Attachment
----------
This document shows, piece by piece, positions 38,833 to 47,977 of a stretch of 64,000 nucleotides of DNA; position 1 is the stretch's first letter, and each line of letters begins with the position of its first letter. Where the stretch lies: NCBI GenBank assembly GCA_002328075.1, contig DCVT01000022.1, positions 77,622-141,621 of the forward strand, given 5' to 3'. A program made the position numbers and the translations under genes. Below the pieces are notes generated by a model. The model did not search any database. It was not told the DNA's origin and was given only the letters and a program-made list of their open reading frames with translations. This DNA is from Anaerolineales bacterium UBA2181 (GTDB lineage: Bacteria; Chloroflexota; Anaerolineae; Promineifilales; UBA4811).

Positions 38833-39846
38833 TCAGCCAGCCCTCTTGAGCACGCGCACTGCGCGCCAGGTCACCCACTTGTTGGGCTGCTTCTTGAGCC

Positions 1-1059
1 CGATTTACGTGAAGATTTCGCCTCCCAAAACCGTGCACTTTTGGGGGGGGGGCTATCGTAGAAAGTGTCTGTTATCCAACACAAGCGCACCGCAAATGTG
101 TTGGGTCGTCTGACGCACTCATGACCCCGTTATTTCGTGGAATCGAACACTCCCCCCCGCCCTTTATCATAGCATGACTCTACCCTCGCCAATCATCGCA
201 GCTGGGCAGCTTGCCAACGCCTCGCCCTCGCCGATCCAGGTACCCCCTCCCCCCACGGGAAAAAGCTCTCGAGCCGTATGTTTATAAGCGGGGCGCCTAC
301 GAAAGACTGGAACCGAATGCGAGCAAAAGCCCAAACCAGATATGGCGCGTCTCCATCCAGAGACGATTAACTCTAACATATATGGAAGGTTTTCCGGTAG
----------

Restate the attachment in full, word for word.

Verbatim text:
This document shows, piece by piece, positions 38,833 to 47,977 of a stretch of 64,000 nucleotides of DNA; position 1 is the stretch's first letter, and each line of letters begins with the position of its first letter. Where the stretch lies: NCBI GenBank assembly GCA_002328075.1, contig DCVT01000022.1, positions 77,622-141,621 of the forward strand, given 5' to 3'. A program made the position numbers and the translations under genes. Below the pieces are notes generated by a model. The model did not search any database. It was not told the DNA's origin and was given only the letters and a program-made list of their open reading frames with translations. This DNA is from Anaerolineales bacterium UBA2181 (GTDB lineage: Bacteria; Chloroflexota; Anaerolineae; Promineifilales; UBA4811).

Positions 38833-39846
38833 TCAGCCAGCCCTCTTGAGCACGCGCACTGCGCGCCAGGTCACCCACTTGTTGGGCTGCTTCTTGAGCC

Positions 1-1059
1 CGATTTACGTGAAGATTTCGCCTCCCAAAACCGTGCACTTTTGGGGGGGGGGCTATCGTAGAAAGTGTCTGTTATCCAACACAAGCGCACCGCAAATGTG
101 TTGGGTCGTCTGACGCACTCATGACCCCGTTATTTCGTGGAATCGAACACTCCCCCCCGCCCTTTATCATAGCATGACTCTACCCTCGCCAATCATCGCA
201 GCTGGGCAGCTTGCCAACGCCTCGCCCTCGCCGATCCAGGTACCCCCTCCCCCCACGGGAAAAAGCTCTCGAGCCGTATGTTTATAAGCGGGGCGCCTAC
301 GAAAGACTGGAACCGAATGCGAGCAAAAGCCCAAACCAGATATGGCGCGTCTCCATCCAGAGACGATTAACTCTAACATATATGGAAGGTTTTCCGGTAG